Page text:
Todd Rundgren Will Skip His Rock & Roll Hall of Fame Induction Because He Thinks It’s a “Scam”

"They essentially hosed my fans," Rundgren said

Todd Rundgren wearing sunglasses and holding a mint green guitar performs onstage during the 50th anniversary tribute tour celebrating The White Album at The Wiltern on December 11, 2019 in Los Angeles, California
Todd Rundgren performs during the 50th anniversary tribute tour celebrating The White Album at The Wiltern on December 11, 2019 in Los Angeles.
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This year’s Rock & Roll Hall of Fame induction ceremony is slated to take place in Cleveland next month, but when it does, at least one honoree will be noticeably absent: in a new interview with Ultimate Classic Rock, Todd Rundgren confirmed that he will not be attending the ceremony.

The “Hello It’s Me” singer has been outspoken about his feelings regarding the Hall of Fame in the past, and when the induction takes place, he’ll be four hours away in Cincinnati, playing a show.

“It’s been up and down and in and out with them,” he explained. “My relationship with the Rock & Roll Hall of Fame, quite obviously, it’s not copacetic. I have offered to do something live for them from my venue. I will stop my show and acknowledge the award and mostly acknowledge my fans, because it’s for them.”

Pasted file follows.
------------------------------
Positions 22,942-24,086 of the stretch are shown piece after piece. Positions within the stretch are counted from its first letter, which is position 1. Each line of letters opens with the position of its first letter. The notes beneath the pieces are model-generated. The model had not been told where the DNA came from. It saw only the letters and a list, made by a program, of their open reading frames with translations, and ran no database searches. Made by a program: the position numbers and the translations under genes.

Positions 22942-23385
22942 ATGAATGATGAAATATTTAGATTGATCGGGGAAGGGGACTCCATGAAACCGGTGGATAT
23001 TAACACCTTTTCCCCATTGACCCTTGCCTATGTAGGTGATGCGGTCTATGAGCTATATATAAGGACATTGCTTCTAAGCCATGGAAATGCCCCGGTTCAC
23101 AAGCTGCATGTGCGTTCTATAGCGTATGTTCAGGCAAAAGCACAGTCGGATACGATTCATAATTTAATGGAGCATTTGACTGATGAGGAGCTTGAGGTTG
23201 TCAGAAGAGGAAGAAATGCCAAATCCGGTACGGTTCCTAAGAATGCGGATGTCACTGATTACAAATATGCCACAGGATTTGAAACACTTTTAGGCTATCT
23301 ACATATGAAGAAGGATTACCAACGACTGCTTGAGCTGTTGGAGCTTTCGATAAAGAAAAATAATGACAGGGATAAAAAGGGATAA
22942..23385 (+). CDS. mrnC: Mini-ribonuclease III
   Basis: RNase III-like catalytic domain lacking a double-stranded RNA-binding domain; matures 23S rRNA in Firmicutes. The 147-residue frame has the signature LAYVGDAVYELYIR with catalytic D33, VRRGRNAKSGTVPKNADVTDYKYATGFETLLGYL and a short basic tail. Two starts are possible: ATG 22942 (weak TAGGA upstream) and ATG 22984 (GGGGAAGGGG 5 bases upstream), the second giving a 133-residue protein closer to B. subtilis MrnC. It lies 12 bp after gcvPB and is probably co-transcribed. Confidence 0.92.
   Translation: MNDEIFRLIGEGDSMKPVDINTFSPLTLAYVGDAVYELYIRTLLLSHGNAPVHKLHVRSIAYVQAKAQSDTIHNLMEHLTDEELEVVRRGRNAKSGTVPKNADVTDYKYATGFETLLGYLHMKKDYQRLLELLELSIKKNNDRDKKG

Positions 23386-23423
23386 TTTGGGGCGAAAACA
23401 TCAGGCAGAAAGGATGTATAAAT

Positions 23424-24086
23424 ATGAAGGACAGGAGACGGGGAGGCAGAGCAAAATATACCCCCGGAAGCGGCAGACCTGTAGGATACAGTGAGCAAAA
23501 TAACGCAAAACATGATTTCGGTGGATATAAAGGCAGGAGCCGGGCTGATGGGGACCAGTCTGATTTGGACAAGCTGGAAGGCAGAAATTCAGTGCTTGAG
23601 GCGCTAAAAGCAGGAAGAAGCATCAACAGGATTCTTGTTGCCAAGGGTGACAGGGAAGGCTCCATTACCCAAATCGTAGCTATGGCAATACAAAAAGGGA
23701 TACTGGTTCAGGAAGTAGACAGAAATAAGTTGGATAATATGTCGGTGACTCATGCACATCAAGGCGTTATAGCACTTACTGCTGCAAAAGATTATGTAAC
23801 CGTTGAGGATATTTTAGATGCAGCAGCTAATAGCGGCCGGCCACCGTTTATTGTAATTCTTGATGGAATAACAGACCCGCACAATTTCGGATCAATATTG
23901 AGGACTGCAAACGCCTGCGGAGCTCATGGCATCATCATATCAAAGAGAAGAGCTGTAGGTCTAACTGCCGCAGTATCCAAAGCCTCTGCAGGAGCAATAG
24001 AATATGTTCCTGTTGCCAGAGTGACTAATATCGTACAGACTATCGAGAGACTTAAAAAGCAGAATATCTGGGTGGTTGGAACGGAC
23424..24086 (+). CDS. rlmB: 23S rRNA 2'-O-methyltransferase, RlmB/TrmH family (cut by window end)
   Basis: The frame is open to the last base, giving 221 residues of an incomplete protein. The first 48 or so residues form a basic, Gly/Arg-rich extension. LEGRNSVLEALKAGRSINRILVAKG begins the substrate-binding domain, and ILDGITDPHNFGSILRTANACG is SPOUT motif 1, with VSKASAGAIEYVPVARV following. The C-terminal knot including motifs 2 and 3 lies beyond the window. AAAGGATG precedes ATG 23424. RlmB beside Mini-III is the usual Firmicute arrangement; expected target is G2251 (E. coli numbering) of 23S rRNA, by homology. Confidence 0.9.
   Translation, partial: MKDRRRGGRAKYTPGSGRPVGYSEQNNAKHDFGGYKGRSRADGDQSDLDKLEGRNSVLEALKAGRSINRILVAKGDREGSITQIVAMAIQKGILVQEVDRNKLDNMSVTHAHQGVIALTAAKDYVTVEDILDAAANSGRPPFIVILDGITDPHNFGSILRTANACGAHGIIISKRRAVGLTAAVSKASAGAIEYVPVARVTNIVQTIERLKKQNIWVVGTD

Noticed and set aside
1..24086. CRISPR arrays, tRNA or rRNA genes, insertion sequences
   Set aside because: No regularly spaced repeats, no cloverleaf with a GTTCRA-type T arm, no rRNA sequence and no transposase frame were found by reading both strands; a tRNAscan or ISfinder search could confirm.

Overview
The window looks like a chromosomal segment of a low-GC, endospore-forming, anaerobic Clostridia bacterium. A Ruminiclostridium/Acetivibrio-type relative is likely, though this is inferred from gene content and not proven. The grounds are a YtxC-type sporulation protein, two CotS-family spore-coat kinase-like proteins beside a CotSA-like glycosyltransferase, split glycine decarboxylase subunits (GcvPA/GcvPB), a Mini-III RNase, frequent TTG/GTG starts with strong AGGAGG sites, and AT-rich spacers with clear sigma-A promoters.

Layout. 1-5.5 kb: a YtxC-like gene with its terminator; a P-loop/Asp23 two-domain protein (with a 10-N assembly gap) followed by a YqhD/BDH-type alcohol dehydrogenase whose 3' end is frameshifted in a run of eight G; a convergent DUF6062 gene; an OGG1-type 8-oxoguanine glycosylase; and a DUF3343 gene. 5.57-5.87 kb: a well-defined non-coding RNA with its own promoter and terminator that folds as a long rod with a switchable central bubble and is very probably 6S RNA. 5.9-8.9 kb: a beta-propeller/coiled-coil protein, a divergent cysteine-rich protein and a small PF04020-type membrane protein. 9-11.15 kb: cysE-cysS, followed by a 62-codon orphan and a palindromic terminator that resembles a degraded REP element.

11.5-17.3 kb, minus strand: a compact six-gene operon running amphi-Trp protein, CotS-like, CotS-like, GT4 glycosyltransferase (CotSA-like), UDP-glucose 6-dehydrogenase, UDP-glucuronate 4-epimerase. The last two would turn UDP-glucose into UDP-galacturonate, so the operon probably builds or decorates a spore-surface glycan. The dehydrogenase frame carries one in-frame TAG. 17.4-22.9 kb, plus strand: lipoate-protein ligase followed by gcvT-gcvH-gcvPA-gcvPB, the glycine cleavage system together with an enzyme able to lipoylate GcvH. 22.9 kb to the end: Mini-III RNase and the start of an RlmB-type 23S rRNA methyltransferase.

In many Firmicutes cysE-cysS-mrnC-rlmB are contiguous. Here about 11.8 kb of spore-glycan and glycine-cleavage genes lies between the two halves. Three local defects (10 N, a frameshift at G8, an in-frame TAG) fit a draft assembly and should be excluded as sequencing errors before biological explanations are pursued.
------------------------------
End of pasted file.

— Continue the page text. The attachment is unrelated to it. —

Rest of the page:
“They’re the ones who wanted it,” he continued. “And now they’ve got it. So it’s a celebration for them, not so much for me. I’ve been totally willing to do that. But for me to do something extraordinary for the Hall of Fame would just be hypocritical. You know, I’m too much on the record about my feelings.”

Back in May, after his induction was announced, Rundgren told Billboard, “It’s no secret I don’t care about it.” His issues with the Hall reportedly stem from the fan ballot. When he was nominated in 2019, his fans voted for him enough to raise him to No. 3 out of the nominees, but he still didn’t make the cut, prompting him to call the process a “scam.”

“They essentially hosed my fans,” Rundgren said. “That made me angry, and I had to tell [the fans] that it was pointless casting votes, ’cause it really doesn’t count for anything.”

But beyond the fan voting issue, he doesn’t appear to be a fan of the institution in general. “True halls of fame, to me, are for retirees and dead people, because your legacy has been established,” he said. “I’m too busy working to worry about my legacy — and plan to continue working until whenever.”

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